I almost spent all of our moored life at anchor. This was generally the more scenic option but also it is free (mostly).

Fuel (Diesel, Gas, Propane, etc.)

$270 per month.

We probably filled our diesel once every three months for $500, propane every two months for $40, and gas for the dinghy every week for $20.

Internet

$50 per month.

We only used 3G or 4G services for internet so we kept it around $50 a month. But now with Starlink satellite internet, things will get so much better!

Entertainment Costs

Varies.

Honestly, life onboard was very affordable because the boat provides the platform for meals, activities, and social events. So we kept that cost low most of the time.

I did spend more on toys — such as surfboards, kiteboards, scuba gear, fishing gear, hydrofoils, and so on. But unfortunately, I don’t have a number for this.

Provisions

$500 per month.

We cooked a lot so our provisions were about $500 a month. That said, when we were sailing long distances and catching fish, our costs were about half that.

Laundry

$130 per month.

This varied greatly but we probably averaged about $30 a week because we didn’t have a machine onboard.

Total: $1,250 to $1,780 per month.

How does the cost of sailing compare to the cost of living on land?

If you learn your boat well and teach yourself the basics of the mechanics, I believe it can be very affordable.

The costs climb drastically when you have to rely on contractors to fix issues that come up — and issues will come up constantly.

When we were sailing around the world, our budget per person per month was $250 for six people. That $1,250 covered all basic living expenses we had.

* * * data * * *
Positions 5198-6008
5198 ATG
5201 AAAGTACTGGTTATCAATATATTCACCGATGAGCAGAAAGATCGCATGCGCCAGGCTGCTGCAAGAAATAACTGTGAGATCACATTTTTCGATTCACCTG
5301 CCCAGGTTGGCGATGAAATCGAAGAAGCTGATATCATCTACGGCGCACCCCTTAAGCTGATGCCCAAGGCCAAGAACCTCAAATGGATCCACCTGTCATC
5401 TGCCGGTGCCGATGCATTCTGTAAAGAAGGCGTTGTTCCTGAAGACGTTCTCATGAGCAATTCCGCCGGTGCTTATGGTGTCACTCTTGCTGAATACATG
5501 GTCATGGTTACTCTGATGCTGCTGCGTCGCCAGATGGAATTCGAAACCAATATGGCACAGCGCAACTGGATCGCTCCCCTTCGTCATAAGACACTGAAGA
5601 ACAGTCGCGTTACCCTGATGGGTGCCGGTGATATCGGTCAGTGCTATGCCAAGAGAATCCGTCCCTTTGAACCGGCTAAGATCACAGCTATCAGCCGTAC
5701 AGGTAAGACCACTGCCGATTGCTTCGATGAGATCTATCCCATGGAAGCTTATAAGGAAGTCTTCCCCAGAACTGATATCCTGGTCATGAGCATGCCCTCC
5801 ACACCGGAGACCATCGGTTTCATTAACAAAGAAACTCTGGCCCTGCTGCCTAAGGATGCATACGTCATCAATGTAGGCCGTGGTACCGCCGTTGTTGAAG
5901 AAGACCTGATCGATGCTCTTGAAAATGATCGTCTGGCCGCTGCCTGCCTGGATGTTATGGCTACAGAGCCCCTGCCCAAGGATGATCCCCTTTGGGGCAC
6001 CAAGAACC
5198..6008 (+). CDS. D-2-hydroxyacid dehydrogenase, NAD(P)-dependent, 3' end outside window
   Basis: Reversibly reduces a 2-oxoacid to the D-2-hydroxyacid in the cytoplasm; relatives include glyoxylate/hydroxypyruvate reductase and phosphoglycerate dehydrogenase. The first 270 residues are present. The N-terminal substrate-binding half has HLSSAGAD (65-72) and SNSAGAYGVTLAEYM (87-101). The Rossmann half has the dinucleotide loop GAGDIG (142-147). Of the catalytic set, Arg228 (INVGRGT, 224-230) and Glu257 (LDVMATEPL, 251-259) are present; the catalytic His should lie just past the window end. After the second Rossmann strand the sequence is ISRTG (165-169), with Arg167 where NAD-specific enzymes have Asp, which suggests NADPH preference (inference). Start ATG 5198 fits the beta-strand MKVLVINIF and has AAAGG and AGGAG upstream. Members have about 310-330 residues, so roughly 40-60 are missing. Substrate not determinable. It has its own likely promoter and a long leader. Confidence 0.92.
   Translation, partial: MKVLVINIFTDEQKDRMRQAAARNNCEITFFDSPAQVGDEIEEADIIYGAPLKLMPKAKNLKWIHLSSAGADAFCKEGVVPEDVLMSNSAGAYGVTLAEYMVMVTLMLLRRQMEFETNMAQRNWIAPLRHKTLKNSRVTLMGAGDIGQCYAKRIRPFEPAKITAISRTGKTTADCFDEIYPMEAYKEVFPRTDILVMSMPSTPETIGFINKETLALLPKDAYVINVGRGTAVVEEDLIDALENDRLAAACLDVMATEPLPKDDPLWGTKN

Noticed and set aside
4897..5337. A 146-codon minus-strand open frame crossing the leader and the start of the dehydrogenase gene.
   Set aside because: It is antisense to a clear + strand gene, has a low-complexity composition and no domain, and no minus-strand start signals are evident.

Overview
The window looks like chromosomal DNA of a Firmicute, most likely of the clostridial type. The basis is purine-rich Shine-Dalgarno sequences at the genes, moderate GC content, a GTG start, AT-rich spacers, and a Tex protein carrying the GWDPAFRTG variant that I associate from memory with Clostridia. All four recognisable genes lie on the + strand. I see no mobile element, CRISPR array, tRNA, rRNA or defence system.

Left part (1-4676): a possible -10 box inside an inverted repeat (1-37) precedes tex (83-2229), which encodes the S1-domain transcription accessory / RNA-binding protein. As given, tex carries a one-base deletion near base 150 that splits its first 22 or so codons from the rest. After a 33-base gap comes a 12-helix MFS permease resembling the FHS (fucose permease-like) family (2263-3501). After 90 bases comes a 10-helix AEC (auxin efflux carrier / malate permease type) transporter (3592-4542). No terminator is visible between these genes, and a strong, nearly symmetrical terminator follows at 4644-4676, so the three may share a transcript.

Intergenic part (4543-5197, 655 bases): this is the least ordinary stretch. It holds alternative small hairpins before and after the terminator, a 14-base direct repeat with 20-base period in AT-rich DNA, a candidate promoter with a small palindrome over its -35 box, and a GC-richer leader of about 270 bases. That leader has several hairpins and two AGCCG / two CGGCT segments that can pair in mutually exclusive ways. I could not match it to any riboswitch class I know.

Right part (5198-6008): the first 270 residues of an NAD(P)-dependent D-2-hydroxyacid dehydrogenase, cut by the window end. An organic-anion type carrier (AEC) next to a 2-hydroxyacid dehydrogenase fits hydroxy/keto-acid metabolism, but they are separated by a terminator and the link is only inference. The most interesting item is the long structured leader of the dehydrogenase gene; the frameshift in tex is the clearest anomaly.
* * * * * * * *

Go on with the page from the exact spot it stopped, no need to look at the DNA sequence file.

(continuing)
The hardest part is jumping in and setting sail for the first time, but when you do, you’ll never look back!

Michelle Schroeder-Gardner: The Family of 3

💼Occupation: Founder of Making Sense of Cents.

💸Average cost to live on a boat: $3,800 to $8,840 per month.

Michelle lives on a Lagoon 42 catamaran with her husband and daughter | Source: Michelle Schroeder-Gardner

What type of sailboat do you live on?

We have a Lagoon 42 — a 42-foot-long sailing catamaran that is 25 feet wide and around 67 feet tall. It has three cabins (bedrooms) and three heads (bathrooms).

How long have you been living boat life?

We bought our boat in April 2018, so over four years now.

What fun places have you sailed to?

Our favorite place is the Bahamas. There are over 700 islands in the Bahamas and the water is crystal clear. There is amazing sea life in the Bahamas and the people are so friendly, too.

What’s your monthly cost of living on a sailboat?

Boat Maintenance

$830 per month.

Luckily, we do have a newish boat and my husband does most of the maintenance work on it. So, we save a lot of money and know that the work is done correctly. However, things do break on a boat a lot.

We probably spend at least $10,000 a year on maintenance, which includes things like replacing lines, servicing our engines and generators, cleaning the boat, replacing ACs and fridges (ours, for some reason, break all the time), painting the bottom, and other little odds and ends.

Insurance

$830 per month.

For us, this is around $10,000 per year as we typically stay in the hurricane box. It just keeps going up and up and up, and this is normal for most boaters. This is because there have been more claims in recent years (at least, that’s what the insurance companies are saying is the reason).